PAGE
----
WHO urges free distribution of anti-malaria nets

Stephanie Nebehay | 16 Aug 2007
Reuters South Africa
The World Health Organisation on Thursday recommended that malaria endemic countries widely distribute free insecticide-treated mosquito nets that give long-term protection against the disease which kills more than one million people a year.

The new guidance from the United Nations agency follows "impressive results" in Kenya, where mortality was reduced by 44 percent among children sleeping under long-lasting nets that cost $5.

"For the first time, WHO recommends that insecticidal nets be long-lasting and distributed either free or highly subsidised and used by all community members," it said in a statement.

Free mass distribution of the nets, which are efficient for at least three years and also kill the mosquitoes, is a "powerful way to quickly and dramatically increase coverage, particularly among the poorest people".

Malaria kills a child every 30 seconds, mainly African children under 5 years old, WHO says. Some 114 countries in Africa, Asia and Latin America are endemic.

The disease, which makes more than 500 million people a year severely ill, is caused by a parasite transmitted via bites from infected mosquitoes.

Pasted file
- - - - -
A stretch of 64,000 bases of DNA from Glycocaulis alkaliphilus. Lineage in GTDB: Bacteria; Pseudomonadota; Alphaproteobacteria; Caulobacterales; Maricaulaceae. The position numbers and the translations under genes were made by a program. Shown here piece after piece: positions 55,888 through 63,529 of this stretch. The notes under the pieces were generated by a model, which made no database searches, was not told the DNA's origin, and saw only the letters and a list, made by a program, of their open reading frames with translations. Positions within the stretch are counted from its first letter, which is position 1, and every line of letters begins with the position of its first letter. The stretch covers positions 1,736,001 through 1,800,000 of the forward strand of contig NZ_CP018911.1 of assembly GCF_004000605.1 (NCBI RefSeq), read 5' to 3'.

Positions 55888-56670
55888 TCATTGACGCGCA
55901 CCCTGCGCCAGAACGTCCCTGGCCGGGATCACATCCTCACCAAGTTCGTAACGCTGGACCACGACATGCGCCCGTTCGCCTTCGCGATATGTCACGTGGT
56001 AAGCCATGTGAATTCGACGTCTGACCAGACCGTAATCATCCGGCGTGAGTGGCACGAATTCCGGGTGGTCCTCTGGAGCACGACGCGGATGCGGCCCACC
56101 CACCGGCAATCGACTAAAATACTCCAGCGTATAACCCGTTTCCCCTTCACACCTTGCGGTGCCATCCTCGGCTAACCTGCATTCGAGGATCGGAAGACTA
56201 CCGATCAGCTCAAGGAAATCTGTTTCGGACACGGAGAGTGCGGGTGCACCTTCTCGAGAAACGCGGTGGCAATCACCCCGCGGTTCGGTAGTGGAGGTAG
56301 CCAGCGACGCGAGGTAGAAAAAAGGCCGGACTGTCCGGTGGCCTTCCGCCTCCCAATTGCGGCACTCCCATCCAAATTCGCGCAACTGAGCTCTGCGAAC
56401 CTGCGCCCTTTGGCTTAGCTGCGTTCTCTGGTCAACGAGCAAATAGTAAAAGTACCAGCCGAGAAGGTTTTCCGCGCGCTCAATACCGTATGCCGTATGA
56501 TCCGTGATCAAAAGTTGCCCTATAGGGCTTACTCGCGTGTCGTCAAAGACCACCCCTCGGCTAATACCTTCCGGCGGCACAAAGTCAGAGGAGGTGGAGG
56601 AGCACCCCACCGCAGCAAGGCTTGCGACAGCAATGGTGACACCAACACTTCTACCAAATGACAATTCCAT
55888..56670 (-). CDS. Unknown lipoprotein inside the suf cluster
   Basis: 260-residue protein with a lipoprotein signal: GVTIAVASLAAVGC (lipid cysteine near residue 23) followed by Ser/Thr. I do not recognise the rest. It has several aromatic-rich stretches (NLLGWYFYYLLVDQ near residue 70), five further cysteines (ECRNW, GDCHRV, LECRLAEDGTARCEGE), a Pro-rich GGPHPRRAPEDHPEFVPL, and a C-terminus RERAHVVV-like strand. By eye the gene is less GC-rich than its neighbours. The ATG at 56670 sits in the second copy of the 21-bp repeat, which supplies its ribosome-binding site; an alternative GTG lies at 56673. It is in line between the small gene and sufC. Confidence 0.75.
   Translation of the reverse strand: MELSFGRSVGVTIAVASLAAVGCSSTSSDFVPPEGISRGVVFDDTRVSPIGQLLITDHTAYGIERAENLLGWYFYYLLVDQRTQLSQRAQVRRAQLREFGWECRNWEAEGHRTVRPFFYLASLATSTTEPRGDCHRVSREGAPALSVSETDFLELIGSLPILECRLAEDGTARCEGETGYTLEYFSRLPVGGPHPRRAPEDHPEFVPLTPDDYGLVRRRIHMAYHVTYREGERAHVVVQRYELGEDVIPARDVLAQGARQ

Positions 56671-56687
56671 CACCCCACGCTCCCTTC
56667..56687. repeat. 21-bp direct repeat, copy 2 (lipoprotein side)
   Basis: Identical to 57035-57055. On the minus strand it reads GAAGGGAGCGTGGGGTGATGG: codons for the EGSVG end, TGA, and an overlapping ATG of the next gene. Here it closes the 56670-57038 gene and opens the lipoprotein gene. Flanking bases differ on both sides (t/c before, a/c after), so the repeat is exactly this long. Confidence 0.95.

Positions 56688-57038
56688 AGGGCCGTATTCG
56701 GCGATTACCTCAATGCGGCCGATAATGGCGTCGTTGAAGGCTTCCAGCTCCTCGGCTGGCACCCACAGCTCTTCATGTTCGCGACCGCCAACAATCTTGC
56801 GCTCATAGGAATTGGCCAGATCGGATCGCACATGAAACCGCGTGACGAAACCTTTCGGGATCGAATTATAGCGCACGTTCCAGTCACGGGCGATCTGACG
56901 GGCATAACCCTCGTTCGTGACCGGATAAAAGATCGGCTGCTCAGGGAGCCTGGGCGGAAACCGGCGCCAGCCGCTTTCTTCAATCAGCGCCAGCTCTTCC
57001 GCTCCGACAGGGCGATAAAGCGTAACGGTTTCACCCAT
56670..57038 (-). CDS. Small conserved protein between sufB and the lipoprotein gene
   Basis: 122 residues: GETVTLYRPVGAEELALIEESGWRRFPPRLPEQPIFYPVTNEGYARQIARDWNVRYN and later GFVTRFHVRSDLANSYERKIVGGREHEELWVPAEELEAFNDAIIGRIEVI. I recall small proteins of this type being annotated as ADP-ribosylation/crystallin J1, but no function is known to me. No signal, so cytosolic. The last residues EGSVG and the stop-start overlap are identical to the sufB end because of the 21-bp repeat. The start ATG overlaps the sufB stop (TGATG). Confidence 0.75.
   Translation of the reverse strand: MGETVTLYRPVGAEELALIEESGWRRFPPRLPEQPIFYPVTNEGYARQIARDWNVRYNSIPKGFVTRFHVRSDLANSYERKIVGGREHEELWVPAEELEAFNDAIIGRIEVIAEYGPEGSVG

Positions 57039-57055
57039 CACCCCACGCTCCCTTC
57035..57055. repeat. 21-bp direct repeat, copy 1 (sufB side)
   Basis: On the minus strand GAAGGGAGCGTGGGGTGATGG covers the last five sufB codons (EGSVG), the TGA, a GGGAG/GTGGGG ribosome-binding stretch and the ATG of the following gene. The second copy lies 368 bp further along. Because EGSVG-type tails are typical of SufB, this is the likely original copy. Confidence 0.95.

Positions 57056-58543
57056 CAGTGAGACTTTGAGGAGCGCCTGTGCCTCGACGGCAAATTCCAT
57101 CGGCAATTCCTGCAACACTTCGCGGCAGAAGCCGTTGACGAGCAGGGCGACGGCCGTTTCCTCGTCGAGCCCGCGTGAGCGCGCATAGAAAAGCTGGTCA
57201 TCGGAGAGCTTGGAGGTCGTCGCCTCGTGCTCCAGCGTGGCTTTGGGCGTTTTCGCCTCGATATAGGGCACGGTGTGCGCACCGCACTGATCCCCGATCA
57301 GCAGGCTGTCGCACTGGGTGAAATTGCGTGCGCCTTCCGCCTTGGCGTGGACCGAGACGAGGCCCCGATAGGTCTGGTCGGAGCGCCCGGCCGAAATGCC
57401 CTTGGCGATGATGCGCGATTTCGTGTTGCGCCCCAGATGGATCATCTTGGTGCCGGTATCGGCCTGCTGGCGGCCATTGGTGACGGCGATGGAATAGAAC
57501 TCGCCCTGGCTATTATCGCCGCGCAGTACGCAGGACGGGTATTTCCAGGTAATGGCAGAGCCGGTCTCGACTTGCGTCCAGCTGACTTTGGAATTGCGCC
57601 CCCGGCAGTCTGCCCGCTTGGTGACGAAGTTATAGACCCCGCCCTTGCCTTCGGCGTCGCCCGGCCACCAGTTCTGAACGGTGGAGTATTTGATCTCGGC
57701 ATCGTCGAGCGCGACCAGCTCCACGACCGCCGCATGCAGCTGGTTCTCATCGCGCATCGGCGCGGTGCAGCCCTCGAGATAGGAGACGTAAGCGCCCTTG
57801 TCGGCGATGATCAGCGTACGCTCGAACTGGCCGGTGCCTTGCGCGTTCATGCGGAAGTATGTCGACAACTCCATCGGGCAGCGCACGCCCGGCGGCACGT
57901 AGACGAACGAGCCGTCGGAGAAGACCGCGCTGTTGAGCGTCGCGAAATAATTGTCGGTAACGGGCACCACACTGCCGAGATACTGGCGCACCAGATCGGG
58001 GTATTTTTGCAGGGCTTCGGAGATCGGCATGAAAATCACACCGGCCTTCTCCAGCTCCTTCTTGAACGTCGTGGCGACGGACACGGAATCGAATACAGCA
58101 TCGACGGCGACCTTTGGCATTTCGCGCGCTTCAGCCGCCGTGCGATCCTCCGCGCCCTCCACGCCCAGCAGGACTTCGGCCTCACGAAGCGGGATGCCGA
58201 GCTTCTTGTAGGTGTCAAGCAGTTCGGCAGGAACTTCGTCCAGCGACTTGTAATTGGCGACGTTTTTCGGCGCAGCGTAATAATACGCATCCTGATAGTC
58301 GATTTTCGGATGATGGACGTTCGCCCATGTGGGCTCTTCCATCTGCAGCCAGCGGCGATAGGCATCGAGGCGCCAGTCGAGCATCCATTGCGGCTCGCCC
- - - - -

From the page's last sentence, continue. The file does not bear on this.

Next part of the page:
Conventional nets need to be re-treated regularly and many people fail to wash them properly or replace them when torn.

WHO director-general Margaret Chan said the new guidance provided "a road map for ensuring that life-saving long-lasting insecticidal nets are more widely available".

"Long-lasting insecticidal nets, with longer useful life, are cheaper to use, even if they are more expensive to buy," the WHO said in a paper sent to its 193 member states.

WHO's previous guidelines recommended providing insecticide-treated mosquito nets for use by children under five and pregnant women.

"However, recent studies have shown that by expanding the use of these nets to all people in targeted areas, increased coverage and enhanced protection of vulnerable groups can be achieved while protecting all community members," it said.

In Kenya, between 2004 and 2006, a near tenfold increase in the number of children sleeping under insecticide-treated nets resulted in 44 percent fewer deaths than among children not protected by nets, according to preliminary government data.

President Mwai Kibaki last year launched an effort to distribute 3.4 million long-lasting insecticidal nets free of charge to children in 45 of Kenya's 70 districts, the WHO said.

"Seven lives were saved for every 1,000 nets given out," Peter Olumese, a medical officer with WHO's Global Malaria Programme, told Reuters on Thursday.